Besides IIP, external debt also indicate need to be careful towards boosting external account sustainability. India’s external debt has been running ahead of forex reserves. While the share of short term debt is not very high, and in cross country external debt profile India is still at benign levels, Indian external debt has to be seen in conjunction with high FII investment, persistent CAD and high dependence on energy imports.
Growth in external debt outstripping forex reserves
Improving external balance through competitive exchange rate
While there are many structural reasons for the erosion of competitiveness, exchange rate adjustments is one of the natural adjustment channels for its correction. However, many times, strong capital flows mask the underlying trend in external balance and hinder the natural adjustment through the exchange rate adjustment channel. In such cases we believe the role of policy intervention to ensure a reasonably competitive exchange rate becomes important.
There is a justification in allowing currency to find its own level in market and an overtly interventionist policy towards currency could have international repercussions given the escalation in global trade tensions. However, we believe that there is a need for policy intervention towards a competitive exchange rate if the currency is misaligned for prolonged period due to strong capital flows. An over-valued exchange rate results in more painful and sharper correction in currency later on, which has destabilising impact on economy. The sharp decline in 2018, was one such correction, which should thus help in correcting some of the deterioration in current account.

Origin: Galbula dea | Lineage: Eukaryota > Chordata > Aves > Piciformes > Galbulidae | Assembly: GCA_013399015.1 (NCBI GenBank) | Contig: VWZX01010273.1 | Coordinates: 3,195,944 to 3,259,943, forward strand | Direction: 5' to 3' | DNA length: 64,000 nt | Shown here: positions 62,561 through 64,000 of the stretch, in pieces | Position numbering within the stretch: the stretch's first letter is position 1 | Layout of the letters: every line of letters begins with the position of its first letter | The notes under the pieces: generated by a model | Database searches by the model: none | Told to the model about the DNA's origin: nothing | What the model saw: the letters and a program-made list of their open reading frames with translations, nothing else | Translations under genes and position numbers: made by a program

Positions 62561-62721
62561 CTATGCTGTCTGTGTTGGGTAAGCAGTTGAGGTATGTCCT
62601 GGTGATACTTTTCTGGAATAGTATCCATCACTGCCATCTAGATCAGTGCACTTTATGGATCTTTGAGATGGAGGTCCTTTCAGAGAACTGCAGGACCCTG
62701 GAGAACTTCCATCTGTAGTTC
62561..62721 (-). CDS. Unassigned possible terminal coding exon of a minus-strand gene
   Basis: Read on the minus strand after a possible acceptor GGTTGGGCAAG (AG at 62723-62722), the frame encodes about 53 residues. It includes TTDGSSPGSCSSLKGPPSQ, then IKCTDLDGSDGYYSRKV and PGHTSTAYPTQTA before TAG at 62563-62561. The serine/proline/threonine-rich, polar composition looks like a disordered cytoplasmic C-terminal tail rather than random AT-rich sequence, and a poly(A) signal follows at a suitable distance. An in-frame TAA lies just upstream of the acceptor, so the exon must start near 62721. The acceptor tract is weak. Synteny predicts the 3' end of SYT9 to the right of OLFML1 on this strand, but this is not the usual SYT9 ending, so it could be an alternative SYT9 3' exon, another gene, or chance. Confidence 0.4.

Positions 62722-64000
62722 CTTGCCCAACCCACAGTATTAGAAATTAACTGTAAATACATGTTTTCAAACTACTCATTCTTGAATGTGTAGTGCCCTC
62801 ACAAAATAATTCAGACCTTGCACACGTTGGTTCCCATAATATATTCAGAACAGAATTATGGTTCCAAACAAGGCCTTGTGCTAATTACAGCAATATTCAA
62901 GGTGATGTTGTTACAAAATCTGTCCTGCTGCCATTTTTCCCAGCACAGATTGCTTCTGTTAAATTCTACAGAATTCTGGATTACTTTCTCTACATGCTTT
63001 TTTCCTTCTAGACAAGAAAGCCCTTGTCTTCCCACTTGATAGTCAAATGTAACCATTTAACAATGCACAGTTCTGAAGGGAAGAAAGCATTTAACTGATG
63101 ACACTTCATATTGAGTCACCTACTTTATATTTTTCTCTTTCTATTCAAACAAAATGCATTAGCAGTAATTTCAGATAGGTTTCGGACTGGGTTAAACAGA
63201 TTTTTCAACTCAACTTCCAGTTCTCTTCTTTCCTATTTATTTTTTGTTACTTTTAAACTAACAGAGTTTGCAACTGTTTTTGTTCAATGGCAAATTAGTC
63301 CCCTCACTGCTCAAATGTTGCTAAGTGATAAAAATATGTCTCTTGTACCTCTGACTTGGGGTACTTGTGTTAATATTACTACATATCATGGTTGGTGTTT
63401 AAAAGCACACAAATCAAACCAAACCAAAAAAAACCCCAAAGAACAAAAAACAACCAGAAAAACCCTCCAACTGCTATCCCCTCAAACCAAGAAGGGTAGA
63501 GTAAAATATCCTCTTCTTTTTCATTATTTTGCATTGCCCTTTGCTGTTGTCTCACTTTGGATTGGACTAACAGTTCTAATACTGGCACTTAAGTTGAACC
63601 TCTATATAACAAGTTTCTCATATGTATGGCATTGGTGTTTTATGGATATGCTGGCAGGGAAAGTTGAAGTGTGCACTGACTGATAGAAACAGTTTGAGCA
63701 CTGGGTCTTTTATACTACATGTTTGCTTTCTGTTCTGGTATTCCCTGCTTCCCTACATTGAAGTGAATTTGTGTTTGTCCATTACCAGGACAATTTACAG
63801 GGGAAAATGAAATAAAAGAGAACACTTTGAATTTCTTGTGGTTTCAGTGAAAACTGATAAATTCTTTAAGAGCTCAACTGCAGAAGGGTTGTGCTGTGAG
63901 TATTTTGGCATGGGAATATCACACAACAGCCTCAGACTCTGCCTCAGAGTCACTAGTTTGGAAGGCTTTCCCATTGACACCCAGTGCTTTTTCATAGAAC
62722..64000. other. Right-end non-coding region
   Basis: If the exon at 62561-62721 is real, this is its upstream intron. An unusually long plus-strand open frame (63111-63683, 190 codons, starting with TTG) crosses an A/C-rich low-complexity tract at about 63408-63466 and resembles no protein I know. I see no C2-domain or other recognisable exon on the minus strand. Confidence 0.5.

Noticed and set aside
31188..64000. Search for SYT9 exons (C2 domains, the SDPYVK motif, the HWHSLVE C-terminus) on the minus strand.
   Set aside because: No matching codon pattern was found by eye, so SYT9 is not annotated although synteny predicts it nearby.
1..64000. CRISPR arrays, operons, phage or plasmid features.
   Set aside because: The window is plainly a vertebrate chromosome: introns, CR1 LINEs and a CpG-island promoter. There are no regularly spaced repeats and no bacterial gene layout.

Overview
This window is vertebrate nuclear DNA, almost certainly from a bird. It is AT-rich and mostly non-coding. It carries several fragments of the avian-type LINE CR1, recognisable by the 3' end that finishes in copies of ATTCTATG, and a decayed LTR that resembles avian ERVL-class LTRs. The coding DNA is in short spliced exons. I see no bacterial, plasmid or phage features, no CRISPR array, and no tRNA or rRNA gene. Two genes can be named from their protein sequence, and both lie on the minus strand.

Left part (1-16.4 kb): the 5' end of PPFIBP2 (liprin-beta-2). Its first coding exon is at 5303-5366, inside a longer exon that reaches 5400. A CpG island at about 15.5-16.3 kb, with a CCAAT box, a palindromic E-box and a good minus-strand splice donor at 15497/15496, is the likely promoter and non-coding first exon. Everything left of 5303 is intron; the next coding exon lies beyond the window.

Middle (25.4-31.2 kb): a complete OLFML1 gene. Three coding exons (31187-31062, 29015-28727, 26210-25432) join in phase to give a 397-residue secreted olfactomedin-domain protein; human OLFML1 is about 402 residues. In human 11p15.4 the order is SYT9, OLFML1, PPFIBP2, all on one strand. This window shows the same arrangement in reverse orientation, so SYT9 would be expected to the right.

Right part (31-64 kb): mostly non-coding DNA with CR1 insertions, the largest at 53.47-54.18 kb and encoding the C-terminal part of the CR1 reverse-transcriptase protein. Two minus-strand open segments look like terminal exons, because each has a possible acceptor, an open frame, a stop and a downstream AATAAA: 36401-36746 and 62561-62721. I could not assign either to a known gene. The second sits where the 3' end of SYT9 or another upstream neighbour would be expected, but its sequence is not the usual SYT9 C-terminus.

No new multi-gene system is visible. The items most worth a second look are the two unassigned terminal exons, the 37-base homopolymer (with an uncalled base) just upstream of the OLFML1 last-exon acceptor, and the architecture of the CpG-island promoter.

Our analysis suggest that value of currency impacts trade competitiveness in India with a 2-4 quarter lag. The steady increase in INR REER, Real Effective Exchange Rate (exchange rate adjusted for inflation) since mid-2013, had been one of the contributor to steady deterioration in India’s core current account, in our view. The correction we witnessed in 2018 had brought the down the REER overvaluation and it is currently at close to 10 year average value.
Policy intervention can take the form of RBI intervention in currency market as well as government regulations to ensure that capital inflows come only where it is required. While there are many long term and strong benefits of foreign capital for the economy, the welcome of foreign capital should not be totally unfettered. We need to keep in mind that capital account is generally the mirror image of current account and there is no harm in being somewhat selective in the type of capital we solicit.
INR REER overvaluation corrected in 2018
To summarise, we are witnessing a steady decline in India’s external trade competitiveness and there are both stock (external debt, IIP) and flow signals (deterioration in core CAD), of potential weakness in India’s BoP account. The likely uptick in Indian GDP, end of global quantitative easing and domestic political uncertainties should mean that BoP would likely witness continued pressure in 2019 and reclaiming external competitiveness and restoration of balance in external account should be important focus area for Indian policymakers.
We should be aiming at long term structural improvement in external account by boosting domestic productivity, removing infrastructural bottlenecks to exports and keeping domestic costs under control. However, a competitive currency also has to be part of the policy mix for offsetting other weaknesses in India’s trade competitiveness.
Author - Mr. Bhupesh Bameta